Step 5: Don’t forget to label, label, label. Why waste time later looking at each individual tag, when you’ve already taken the time to group them now? If you store a large amount of clothes in a deep bag, put the biggest size in the back, since you will likely need smaller sizes first when re-starting a wardrobe for your next child.

You may find as your collection of clothes grows larger with time {or maybe just the sentimental value of certain items grows smaller} you want to revisit the collection and purge through. Having the clothes already organized by category will make finding items you want to gift to a friend or bring out for a yard sale a lot easier. If you keep a consistent routine when it comes to sorting your clothes, it will be much easier to be aware when your child is in need of new clothes and avoid clutter in the closet. 

baby clothes sorted and labeled in plastic storage bagstiny wardrobes in storage bags

Despite knowing how fast kids grow, the constant cycling through clothes can be an unexpected source of stress for many moms. Using these tips, hopefully you can find ways to make those dollars spent stretch a little longer. Investing in a good organization system will pay dividends in relieving just a small bit of that mama mental load.

Do you have any life hacks for making your kid’s clothes last? Share YOUR pro-tips and let us know what systems for tiny wardrobes have worked for you!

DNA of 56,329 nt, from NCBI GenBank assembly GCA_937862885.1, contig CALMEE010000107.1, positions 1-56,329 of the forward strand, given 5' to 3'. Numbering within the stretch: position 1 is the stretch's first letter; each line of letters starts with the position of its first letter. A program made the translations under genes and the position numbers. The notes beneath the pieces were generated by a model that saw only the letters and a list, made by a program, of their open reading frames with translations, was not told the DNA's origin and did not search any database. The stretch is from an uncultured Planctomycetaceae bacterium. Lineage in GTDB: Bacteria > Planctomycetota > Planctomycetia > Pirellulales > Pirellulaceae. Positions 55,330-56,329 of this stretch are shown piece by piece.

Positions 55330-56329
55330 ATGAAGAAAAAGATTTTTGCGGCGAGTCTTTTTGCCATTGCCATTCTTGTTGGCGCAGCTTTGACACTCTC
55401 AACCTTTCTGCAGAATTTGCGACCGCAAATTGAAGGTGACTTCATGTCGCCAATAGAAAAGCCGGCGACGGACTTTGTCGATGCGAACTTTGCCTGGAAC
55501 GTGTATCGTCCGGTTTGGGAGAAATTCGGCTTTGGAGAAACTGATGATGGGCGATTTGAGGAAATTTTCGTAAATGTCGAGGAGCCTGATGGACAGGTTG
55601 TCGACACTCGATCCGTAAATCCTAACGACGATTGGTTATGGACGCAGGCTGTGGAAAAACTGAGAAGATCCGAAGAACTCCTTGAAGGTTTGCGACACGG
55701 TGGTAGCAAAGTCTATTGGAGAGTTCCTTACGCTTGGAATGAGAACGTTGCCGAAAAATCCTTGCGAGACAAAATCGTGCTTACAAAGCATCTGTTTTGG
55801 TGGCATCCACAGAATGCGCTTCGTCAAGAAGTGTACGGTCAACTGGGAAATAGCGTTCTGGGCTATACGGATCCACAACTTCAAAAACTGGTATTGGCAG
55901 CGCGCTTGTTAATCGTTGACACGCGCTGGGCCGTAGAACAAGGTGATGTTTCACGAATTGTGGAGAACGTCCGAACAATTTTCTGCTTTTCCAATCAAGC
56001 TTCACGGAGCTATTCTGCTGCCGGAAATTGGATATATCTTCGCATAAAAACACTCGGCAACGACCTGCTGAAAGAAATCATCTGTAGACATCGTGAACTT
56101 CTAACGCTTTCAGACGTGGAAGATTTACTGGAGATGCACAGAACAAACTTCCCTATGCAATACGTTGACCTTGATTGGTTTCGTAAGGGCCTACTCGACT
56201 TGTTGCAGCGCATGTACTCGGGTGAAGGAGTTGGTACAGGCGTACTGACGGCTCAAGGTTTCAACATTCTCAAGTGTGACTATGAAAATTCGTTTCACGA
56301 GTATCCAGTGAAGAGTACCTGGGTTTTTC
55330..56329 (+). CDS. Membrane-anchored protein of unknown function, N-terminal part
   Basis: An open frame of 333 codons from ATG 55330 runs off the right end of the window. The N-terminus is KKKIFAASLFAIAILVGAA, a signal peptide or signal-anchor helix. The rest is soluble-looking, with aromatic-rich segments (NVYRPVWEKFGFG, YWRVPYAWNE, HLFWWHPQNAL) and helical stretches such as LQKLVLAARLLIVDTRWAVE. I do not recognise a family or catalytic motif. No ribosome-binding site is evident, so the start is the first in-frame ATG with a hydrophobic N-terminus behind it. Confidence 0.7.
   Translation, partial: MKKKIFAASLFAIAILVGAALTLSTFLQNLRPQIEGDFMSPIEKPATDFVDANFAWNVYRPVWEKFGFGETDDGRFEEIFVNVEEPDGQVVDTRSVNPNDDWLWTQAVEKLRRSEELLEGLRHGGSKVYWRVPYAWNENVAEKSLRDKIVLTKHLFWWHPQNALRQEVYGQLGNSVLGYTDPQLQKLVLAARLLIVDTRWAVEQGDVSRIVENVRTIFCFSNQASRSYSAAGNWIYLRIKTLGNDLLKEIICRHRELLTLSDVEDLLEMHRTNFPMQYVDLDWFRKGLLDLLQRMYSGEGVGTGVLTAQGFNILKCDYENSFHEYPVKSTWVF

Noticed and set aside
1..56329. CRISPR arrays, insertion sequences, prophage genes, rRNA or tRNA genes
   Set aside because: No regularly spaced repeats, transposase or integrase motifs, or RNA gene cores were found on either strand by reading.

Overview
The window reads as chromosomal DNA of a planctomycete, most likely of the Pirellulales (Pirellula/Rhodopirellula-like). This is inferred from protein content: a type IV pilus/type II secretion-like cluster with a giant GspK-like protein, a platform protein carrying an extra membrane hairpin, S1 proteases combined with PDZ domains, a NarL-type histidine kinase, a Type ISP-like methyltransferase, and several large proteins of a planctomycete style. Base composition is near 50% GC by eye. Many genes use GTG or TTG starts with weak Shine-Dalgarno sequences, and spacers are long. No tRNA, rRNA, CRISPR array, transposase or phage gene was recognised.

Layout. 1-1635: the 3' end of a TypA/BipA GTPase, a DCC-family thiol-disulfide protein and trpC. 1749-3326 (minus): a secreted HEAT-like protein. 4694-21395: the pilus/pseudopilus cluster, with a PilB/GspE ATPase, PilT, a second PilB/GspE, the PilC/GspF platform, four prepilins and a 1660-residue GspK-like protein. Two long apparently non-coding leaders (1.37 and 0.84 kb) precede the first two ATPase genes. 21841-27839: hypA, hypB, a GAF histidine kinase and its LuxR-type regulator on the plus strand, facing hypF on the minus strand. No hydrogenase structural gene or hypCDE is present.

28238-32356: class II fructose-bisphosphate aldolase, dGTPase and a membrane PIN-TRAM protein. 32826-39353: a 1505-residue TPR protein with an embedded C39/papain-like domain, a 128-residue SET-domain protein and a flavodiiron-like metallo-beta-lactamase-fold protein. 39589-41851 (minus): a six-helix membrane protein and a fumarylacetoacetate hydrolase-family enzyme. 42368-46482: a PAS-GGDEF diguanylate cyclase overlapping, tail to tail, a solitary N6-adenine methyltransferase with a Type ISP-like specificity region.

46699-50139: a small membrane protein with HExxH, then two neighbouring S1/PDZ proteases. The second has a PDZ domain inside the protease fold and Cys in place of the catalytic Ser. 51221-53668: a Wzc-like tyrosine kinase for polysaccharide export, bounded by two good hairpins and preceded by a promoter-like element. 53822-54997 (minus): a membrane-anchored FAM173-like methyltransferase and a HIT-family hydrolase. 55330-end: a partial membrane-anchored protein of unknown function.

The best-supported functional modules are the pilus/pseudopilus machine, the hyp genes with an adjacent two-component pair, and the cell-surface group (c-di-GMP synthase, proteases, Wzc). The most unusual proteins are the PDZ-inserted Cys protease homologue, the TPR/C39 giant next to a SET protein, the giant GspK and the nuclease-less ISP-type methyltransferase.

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Cindy Dafashy, MD
Cindy is a first-generation Ecuadorian-American who grew up in San Antonio but discovered her love of Houston while completing her undergraduate degree at Rice University. She then moved around Texas for her medical training, before returning to the area for her Family Medicine residency at UTMB. To challenge her time management skills further, she got married and had two children (2019, 2022) during her training. Together with their families, Cindy and her husband are raising these kiddos to discover their Ecuadorian and Egyptian roots through language, food and music. In her downtime from being a mother, Cindy works as a Family Medicine doctor in her own clinic, Archway Family Medicine Direct Primary Care. She is passionate about patient education, price transparency, and helping others navigate the currently dysfunctional healthcare system. You can find her on Instagram @archwayfamilymed teaching tips and tricks in both medicine and understanding how our healthcare works.